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Introducing... Shakespeare, Clearly

Posted by Stage Partners on

The Shakespeare, Clearly series by Jon Jory

A Midsummer Night's Dream adapted by Jon Jory

Stage Partners commissioned renown director and playwright Jon Jory to create contemporary, plainspoken versions of some of Shakespeare's best-known works. We call the series Shakespeare, ClearlyThese straightforward adaptations mix contemporary and classical language that emphasizes story and character rather than the poetry.  Jon Jory has reimagined the classic tales to serve as an early introduction for younger audiences and actors that allows easy involvement. Inventive yet faithful, these adaptations will inspire actors and audiences alike to revisit Shakespeare’s original texts.  Our Education Director Maria McConville dives in.

Why adapt Shakespeare? Seems almost illegal.

There are plenty of reasons we’ve been producing, performing, and teaching Shakespeare for hundreds of years. The characters are relatable, the circumstances stand the test of time, and everyone loves a good soap opera.

Shakespeare, Clearly adaptations by Jon Jory

But that old text! That THEE, THOU, THUS stuff tends to turn the Shakespeare newbie off. If you don’t understand what you’re reading at first glance, it can be difficult to engage and connect to the text. Perhaps, even, you may be turned off from the Bard for good.

Many of us devotees have tricks up our sleeves for engaging young performers and hooking them on Will Shakes. We all remember the performance, actor, teacher, or character that captivated and converted us.

Jon Jory is one of those people. A prolific theatre maker, Jory has given us a new device to engage our young students with the characters of Shakespeare and easily connect with them. He calls it ‘Plainspoken’ Shakespeare. He adapted the language to fit the modern reader.

Macbeth adapted by Jon Jory

I know.

Have the students read the text as it is. I thought the same thing.

And then I read what he wrote. It is Jon Jory, afterall.

These ‘plainspoken’ texts do not talk down to the reader. The language is still theatrical, poetic, and honors the original dialogue.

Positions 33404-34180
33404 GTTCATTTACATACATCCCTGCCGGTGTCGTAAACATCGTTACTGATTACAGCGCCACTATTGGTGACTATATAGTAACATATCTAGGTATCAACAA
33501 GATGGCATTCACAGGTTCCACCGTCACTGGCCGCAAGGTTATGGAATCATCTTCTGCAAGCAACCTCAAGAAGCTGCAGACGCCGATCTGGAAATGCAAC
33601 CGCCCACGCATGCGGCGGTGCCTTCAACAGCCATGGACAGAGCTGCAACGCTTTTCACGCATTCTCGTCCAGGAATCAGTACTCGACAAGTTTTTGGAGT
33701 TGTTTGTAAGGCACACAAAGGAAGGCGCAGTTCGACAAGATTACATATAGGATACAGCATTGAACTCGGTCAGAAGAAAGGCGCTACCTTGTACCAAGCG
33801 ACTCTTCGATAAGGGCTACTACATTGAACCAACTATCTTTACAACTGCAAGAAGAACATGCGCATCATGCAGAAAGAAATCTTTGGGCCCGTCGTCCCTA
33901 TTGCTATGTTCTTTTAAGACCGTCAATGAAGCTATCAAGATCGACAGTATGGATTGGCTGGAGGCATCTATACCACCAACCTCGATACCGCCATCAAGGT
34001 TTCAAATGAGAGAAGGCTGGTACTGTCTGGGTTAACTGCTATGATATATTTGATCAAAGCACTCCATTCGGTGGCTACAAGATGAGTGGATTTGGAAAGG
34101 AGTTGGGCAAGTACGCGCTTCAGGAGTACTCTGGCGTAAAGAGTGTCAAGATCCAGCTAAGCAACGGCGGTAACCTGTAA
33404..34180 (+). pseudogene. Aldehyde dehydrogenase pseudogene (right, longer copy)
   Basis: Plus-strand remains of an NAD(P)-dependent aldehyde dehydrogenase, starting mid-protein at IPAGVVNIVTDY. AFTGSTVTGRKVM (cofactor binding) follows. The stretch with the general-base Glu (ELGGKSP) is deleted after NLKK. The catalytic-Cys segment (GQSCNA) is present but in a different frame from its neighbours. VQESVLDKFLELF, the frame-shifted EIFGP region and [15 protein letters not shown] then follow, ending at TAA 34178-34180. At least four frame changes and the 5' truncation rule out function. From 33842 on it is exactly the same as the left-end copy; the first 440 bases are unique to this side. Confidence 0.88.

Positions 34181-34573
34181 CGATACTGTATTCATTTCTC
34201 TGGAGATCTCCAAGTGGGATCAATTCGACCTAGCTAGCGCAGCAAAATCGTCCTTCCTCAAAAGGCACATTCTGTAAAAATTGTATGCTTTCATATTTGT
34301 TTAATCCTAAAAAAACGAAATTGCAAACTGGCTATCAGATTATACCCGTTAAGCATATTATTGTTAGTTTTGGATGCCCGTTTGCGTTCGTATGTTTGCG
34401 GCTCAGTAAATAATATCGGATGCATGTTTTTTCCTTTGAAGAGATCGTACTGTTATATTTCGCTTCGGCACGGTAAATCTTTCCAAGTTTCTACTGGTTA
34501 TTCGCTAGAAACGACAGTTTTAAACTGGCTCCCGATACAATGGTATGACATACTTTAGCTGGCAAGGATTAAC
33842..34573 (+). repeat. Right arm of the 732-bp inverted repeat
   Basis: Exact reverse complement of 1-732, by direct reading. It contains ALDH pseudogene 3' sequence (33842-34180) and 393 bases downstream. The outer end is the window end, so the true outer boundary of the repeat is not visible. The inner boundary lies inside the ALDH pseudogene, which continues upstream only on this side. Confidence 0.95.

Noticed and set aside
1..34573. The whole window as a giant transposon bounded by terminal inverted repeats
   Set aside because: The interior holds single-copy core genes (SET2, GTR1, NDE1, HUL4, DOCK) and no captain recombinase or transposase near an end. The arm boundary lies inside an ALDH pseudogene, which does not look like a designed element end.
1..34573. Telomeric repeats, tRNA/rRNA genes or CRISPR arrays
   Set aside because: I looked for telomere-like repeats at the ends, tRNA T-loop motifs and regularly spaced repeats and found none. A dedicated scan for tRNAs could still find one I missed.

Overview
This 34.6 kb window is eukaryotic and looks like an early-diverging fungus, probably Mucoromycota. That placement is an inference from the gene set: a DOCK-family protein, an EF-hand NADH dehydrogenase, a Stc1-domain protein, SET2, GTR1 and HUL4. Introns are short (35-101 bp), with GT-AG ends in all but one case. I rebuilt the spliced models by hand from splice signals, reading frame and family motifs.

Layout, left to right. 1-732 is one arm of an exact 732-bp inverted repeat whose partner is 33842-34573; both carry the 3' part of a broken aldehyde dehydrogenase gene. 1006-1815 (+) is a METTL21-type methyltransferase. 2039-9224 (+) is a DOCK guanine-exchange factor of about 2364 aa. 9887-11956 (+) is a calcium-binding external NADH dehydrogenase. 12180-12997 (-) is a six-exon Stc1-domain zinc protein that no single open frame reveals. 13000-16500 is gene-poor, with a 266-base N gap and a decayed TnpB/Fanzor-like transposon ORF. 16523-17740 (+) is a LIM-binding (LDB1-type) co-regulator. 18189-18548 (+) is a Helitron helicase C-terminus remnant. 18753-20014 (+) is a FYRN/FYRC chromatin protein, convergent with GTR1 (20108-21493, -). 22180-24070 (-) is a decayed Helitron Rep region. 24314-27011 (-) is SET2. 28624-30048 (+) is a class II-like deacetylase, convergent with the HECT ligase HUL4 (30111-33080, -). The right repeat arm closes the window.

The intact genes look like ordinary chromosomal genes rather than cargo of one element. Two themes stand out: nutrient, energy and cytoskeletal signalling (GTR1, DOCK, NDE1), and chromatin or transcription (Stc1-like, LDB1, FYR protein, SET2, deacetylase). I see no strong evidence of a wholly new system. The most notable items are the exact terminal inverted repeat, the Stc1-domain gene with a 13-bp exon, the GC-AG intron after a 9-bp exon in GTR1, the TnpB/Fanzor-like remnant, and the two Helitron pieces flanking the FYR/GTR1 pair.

These easily digestible adaptations of some of The Bard of Avon’s most famous plays truly will allow the reader a positive first experience with the play. Most importantly, they’re play-able. They’re meant for the stage.

When you look at the breadth of experience Jon Jory has directing and working on Shakespeare—he directed Romeo and Juliet three times alone—it’s no wonder he’s able to capture the essence and intention so clearly and succinctly. The one-acts are trimmed with surgeon-like precision and get right to the heart of the tale. The full-lengths are energetic and are evidence of Jory’s intimate experience with each play.

We hope young artists and students fall in love with the characters and desire to dive into the original text. If you decide to perform these adaptations, audiences young and old will no doubt connect to Shakespeare in a new, and enjoyable way.

This opportunity to collaborate with Jon Jory, a tremendous innovator of the American theatre, is so very exciting. We hope the adaptations from the Shakespeare, Clearly series bring excitement and verve into your theater class and play rehearsal room.


The Plays

The following is an early offering of plays adapted by Jon Jory that are perfect for student actors in high school theater programs and middle school drama. More to follow! Read every play for free in its entirety at the Shakespeare, Clearly series homepage.

A Midsummer Night's Dream adapted by Jon Jory
Romeo and Juliet adapted by Jon Jory
Twelfth Night adapted by Jon Jory
Macbeth adapted by Jon Jory
Romeo and Juliet one-act by Jon Jory
Twelfth Night one-act adapted by Jon Jory

Free Lesson Plan

Free Lesson Plan: Understanding the World of the Play by Maria McConville

Before diving into the text of the play itself, here is a lesson that can kick-start your students’ engagement.

This lesson can be used for introducing a class or a cast to any play, really. I have used these particular exercises when teaching Shakespeare and I think they will be especially helpful when introducing the Shakespeare, Clearly adaptations by Jon Jory. Before sitting down to read, the student engages with the story in kinesthetic, visual, and auditory ways. Download FREE lesson here.


As the Producing Director at Actors Theatre of Louisville, Jon Jory directed over 125 plays and produced over 1,000 during his 32-year tenure. He conceived the internationally lauded Humana Festival of New American Plays, the SHORTS Festival, and the Brown-Forman Classics-in-Context Festival. He was also the Artistic Founding Director of Long Wharf Theatre in New Haven, Connecticut, and he has been inducted in New York’s Theatre Hall of Fame. 

Jon Jory, playwright Stage Partners

Mr. Jory has directed professionally in nine nations, and in the United States has directed productions at many regional theatres including Washington’s Arena Stage, San Francisco’s American Conservatory Theatre, Hartford Stage, the McCarter in Princeton, Guthrie Theatre, and the Oregon Shakespeare Festival. He has received the National Theatre Conference Award and ATA Distinguished Career Award. For his commitment to new plays, he has received the Margo Jones Award twice, the Shubert Foundation’s James N. Vaughan Memorial Award for Exceptional Achievement and Contribution to the Development of Professional Theatre, Carnegie Mellon’s Commitment to Playwriting Award, and the Special Tony Award for Achievement in Regional Theatre. He currently teaches acting and directing at UCLA.


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